Maternal infection and risk of intrapartum death: a population based observational study in South Asia
- Equal contributors
1 Bureau of International Medical Cooperation, Japan, National Center for Global Health and Medicine, Medicine 1-21-1, Toyama, Shinjuku-ku, Tokyo, Japan
2 UCL Institute for Global Health, University College London, 30 Guilford St, London WC1N 1EH, UK
3 Centre for Child and Adolescent Health, School of Social and Community Medicine, Oakfield House, Oakfield Grove, University of Bristol, Bristol BS28 2BN, UK
4 UCL Centre for Sexual Health and HIV Research, Institute of Epidemiology & Health Care, University College London, London, UK
5 Perinatal Care Project, Bangladesh Diabetic Samity, Diabetic Association of Bangladesh, Dhaka, Bangladesh
6 Ekjut, Ward, Number 17, Plot 556B, Potka, Po-Chakradharpur, District West Singhbhum, Jharkhand 833102, India
BMC Pregnancy and Childbirth 2013, 13:245 doi:10.1186/1471-2393-13-245Published: 28 December 2013
Approximately 1.2 million stillbirths occur in the intrapartum period, and a further 717,000 annual neonatal deaths are caused by intrapartum events, most of which occur in resource poor settings. We aim to test the ‘double-hit’ hypothesis that maternal infection in the perinatal period predisposes to neurodevelopmental sequelae from an intrapartum asphyxia insult, increasing the likelihood of an early neonatal death compared with asphyxia alone. This is an observational study of singleton newborn infants with signs of intrapartum asphyxia that uses data from three previously conducted cluster randomized controlled trials taking place in rural Bangladesh and India.
From a population of 81,778 births in 54 community clusters in rural Bangladesh and India, we applied mixed effects logistic regression to data on 3890 singleton infants who had signs of intrapartum asphyxia, of whom 769 (20%) died in the early neonatal period. Poor infant condition at five minutes post-delivery was our proxy measure of intrapartum asphyxia. We had data for two markers of maternal infection: fever up to three days prior to labour, and prolonged rupture of membranes (PROM). Cause-specific verbal autopsy data were used to validate our findings using previously mentioned mixed effect logistic regression methods and the outcome of a neonatal death due to intrapartum asphyxia.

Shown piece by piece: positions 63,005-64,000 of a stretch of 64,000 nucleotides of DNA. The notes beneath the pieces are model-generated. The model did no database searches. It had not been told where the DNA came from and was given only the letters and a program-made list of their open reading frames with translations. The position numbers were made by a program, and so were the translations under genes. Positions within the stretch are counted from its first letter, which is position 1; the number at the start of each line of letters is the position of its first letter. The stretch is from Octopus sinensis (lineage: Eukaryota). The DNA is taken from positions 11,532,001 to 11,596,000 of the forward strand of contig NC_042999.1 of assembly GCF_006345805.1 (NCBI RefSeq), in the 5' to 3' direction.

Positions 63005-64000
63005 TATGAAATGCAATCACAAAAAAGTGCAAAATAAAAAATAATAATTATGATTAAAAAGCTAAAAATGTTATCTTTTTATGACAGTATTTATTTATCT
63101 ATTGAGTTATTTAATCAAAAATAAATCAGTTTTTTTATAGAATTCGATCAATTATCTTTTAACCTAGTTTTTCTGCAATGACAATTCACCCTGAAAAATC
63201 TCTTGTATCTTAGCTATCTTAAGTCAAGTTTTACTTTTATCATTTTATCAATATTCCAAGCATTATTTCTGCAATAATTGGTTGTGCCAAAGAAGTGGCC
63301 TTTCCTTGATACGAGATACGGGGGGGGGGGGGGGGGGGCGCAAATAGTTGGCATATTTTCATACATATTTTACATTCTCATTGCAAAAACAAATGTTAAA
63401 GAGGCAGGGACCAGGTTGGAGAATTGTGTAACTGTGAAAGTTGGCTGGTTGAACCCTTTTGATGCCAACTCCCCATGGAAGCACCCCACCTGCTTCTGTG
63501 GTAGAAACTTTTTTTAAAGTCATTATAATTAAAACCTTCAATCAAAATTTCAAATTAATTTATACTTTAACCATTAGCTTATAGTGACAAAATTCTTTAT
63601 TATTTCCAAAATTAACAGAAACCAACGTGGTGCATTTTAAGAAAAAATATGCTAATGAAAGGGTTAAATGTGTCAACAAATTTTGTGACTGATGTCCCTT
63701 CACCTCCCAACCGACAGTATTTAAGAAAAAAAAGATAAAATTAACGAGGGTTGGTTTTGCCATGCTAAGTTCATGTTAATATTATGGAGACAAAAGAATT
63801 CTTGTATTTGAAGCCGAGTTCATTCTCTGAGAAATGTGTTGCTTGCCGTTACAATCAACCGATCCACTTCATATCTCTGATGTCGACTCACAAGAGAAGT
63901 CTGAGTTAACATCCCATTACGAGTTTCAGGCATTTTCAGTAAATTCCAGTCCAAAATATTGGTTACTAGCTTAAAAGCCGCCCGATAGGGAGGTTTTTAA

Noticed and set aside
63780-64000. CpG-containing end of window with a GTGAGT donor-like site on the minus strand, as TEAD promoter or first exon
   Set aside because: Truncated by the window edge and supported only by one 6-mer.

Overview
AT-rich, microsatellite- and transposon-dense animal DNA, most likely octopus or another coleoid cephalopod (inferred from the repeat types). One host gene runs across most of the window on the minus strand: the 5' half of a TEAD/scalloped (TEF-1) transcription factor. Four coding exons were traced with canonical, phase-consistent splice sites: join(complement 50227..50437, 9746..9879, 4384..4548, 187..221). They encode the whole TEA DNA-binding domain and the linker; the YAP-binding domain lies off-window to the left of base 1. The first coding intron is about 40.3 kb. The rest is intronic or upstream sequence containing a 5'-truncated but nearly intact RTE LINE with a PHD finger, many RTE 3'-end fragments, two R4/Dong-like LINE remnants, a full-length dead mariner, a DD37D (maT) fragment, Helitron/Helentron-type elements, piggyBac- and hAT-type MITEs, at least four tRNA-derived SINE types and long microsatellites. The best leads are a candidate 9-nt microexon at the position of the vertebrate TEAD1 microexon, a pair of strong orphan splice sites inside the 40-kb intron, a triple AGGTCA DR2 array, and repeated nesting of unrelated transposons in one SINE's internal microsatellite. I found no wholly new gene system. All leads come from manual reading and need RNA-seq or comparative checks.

Signs of maternal infection as indicated by PROM, combined with intrapartum asphyxia, increased the risk of an early neonatal death relative to intrapartum asphyxia alone (adjusted odds ratio (AOR) 1.28, 95% CI 1.03 – 1.59). Results from cause-specific verbal autopsy data verified our findings where there was a significantly increased odds of a early neonatal death due to intrapartum asphyxia in newborns exposed to both PROM and intrapartum asphyxia (AOR: 1.52, 95% CI 1.15 – 2.02).
Our data support the double-hit hypothesis for signs of maternal infection as indicated by PROM. Interventions for pregnant women with signs of infection, to prevent early neonatal deaths and disability due to asphyxia, should be investigated further in resource-poor populations where the chances of maternal infection are high.